I stand leaning on the grill with Baba in my arms. I hold his right hand up and wave till Didi is gobbled up by the elevator doors. Then we come inside. I settle him down in his pram close to the balcony. I warm two leftover rotis from last night’s dinner; make a tall glass of milkless, sugar-laden tea and squat next to the pram. I dip my roti into the tea and suck the sweet syrup off it. The shape-shifting clouds outside float a distant memory; my brother and I running barefoot in sorghum fields, picking the tender ears, roasting them over the fire and chewing the grains till the sweet, milky syrup fills our mouths.
Baba fidgets and cries. I quickly swallow the rotis, put my glass in the sink, grab the milk bottle and warm it. I lift him, feed him, change his diaper, carry him in my arms, lull him to sleep and put him back in his crib.
I check on the plants at the entrance as well as in the balcony- hung on the hooks, kept on a stand and water them.
I sort out the laundry and start the washing machine.
I do the dishes left at the kitchen sink. Dry them and stack them.
I take out the laundry and line dry them.
I pick up the rag and dust every little souvenir and piece of art Didi and Bhaiyya have collected from their many trips. I do it every day as Paradise is next to a busy square and Didi is allergic to dust. I move from one room to another making beds, wiping tops, mopping floors, cleaning toilets all the while being watched by the red-eye on the walls.
A whimper from the crib quickly turns to a howl. I pick Baba up, feed him again and put him on the carpeted floor along with his teddy bear. I bring out his rattle and move it around as his eyes chase the sound. I pass him the soft blocks- one at a time and he throws them away with a giggle. I too giggle but my arms feel like loose blocks ready to fall. I prop him up in his pram, hand him a banana-shaped teether and make a second cup of tea for myself. We sit on the balcony for some time watching the world outside go about its business before it gets too hot and dusty.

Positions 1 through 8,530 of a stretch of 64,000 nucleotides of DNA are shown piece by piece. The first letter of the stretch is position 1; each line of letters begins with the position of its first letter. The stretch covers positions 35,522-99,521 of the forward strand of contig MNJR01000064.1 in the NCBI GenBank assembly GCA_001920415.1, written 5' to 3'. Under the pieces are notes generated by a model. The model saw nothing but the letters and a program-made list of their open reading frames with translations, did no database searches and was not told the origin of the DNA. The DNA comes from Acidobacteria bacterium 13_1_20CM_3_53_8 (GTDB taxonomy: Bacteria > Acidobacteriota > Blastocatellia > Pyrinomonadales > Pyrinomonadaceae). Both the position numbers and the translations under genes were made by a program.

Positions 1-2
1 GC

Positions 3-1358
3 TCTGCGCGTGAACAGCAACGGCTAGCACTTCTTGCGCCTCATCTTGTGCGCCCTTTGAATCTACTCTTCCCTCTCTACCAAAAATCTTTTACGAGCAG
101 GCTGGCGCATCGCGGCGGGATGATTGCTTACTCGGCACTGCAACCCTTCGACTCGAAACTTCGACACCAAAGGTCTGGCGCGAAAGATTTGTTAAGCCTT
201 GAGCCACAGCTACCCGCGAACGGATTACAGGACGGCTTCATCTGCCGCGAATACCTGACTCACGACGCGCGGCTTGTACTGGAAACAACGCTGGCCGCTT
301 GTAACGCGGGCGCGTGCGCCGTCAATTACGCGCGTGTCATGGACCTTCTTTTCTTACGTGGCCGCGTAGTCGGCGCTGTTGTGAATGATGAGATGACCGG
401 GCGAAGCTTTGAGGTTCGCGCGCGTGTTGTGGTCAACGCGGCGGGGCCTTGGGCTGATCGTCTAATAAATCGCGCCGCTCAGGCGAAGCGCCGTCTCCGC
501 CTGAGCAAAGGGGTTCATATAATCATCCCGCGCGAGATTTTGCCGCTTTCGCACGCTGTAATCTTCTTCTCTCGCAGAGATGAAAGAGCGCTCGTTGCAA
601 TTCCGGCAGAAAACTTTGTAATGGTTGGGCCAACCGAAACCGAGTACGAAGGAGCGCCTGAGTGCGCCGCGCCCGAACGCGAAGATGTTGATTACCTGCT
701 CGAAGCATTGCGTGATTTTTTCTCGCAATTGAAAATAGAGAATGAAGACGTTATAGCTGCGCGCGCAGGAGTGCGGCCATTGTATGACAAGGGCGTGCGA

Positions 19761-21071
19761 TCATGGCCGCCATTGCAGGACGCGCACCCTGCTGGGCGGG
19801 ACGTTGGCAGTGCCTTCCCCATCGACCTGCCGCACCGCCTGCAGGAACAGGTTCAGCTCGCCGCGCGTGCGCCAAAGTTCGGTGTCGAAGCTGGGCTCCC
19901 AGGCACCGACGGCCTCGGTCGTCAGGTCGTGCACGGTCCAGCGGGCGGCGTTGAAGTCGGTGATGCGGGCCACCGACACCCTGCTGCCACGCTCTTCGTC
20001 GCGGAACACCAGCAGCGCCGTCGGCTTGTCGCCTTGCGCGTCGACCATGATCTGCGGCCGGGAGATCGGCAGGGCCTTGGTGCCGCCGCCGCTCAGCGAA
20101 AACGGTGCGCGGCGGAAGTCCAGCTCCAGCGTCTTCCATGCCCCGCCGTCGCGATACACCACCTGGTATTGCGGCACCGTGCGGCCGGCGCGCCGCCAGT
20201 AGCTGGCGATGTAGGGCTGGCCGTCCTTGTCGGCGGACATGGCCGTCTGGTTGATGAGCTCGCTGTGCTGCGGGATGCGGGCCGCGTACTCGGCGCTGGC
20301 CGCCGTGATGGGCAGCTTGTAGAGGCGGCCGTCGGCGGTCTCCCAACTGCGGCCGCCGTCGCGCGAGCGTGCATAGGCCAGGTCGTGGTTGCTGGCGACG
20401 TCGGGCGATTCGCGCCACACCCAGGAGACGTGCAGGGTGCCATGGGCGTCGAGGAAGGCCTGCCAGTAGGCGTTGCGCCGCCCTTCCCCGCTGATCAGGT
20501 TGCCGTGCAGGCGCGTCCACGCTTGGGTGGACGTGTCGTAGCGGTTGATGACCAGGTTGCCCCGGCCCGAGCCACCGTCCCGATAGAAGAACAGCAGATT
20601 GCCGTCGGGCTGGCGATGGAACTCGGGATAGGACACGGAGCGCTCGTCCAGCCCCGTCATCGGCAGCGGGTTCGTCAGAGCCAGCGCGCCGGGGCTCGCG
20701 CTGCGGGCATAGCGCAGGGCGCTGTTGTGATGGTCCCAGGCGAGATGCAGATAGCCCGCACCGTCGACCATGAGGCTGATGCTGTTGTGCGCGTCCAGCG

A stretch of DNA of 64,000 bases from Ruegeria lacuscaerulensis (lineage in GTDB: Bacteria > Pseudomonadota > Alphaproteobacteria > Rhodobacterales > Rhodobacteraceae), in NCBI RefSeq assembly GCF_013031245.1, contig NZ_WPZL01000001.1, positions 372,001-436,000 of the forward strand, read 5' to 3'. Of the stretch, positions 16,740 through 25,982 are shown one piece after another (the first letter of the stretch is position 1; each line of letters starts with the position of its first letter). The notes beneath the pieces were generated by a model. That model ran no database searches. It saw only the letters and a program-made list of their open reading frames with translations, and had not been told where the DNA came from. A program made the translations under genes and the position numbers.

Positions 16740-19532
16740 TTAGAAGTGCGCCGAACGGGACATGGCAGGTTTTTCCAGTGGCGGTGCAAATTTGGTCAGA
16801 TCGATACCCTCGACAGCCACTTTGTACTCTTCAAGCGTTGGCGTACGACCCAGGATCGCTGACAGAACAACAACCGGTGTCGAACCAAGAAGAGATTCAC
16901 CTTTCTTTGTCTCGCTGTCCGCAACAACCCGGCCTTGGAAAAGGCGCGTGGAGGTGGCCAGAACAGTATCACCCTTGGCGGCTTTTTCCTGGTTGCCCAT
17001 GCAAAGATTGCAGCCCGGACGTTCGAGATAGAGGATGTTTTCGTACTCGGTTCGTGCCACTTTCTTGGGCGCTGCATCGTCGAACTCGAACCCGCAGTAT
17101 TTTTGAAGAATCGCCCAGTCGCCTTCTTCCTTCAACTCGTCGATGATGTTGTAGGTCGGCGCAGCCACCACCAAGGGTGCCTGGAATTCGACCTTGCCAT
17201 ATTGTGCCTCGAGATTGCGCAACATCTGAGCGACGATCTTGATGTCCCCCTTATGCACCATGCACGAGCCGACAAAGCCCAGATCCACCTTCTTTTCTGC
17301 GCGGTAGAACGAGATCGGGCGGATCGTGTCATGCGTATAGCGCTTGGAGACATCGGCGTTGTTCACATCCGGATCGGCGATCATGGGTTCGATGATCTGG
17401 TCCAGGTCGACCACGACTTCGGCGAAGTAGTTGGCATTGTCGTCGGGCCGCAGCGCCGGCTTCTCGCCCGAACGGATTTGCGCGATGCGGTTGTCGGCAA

Now it is music time for Baba. Didi has kept an old record player for this. She doesn’t like me fiddling with her latest music system. Baba bobs his head and sways his upper body to the nasal voice of a lady singing A…B…C…D. I sit and mend a little tear on my quilt. I bring in the dried laundry, iron, fold and arrange them in neat piles. The music ends.
It’s 4 p.m. I feed Baba, change his diaper and roll his pram along to the kitchen. I pare a raw banana, slice it sideways and keep the chunks immersed in water. Then I prepare the batter to make the fritters. Didi likes to have them with evening tea. I begin to prep for the dinner. I shell the green peas, cube the cottage cheese and prepare the paste for the gravy. I carve the cucumbers, carrots, onion and arrange them on a platter. Then I knead the dough, cover it and keep it aside.
Bees are droning on in my head and stinging. I splash water on my face, make another cup of tea and eat a couple of glucose biscuits, swirling the tea with them. Baba is getting irritable. I gulp my tea down. I lift him from the pram and carry him to the window that frames the black silhouettes of birds flying in the orange sky. He is not impressed. He begins to cry. I look for the rattle and shake it frantically around him. He bawls.
I hear the jangling of the grill door. Didi is here. Her tired form bursts through the door within seconds and glares at me before planting a kiss on Baba’s forehead. Baba stops crying abruptly. Didi dumps her office bag on the table and dawdles to her room saying “Gudia, get me some tea and fritters before we give bath to Baba. Huh! What a tiring day it was!”
I say “Yes Didi!” as I put Baba down in his pram and slide through the kitchen door. As I put on my apron a crumpled bit of paper falls from its pocket. I pick it up. My mind replays the words of the lady who slipped it to me through the door grill this morning. “If you want to go home or need help, call this number”.
Is there a better place for me than Paradise? I don’t know.
I fold the slip, stuff it in my rucksack and turn on the stove.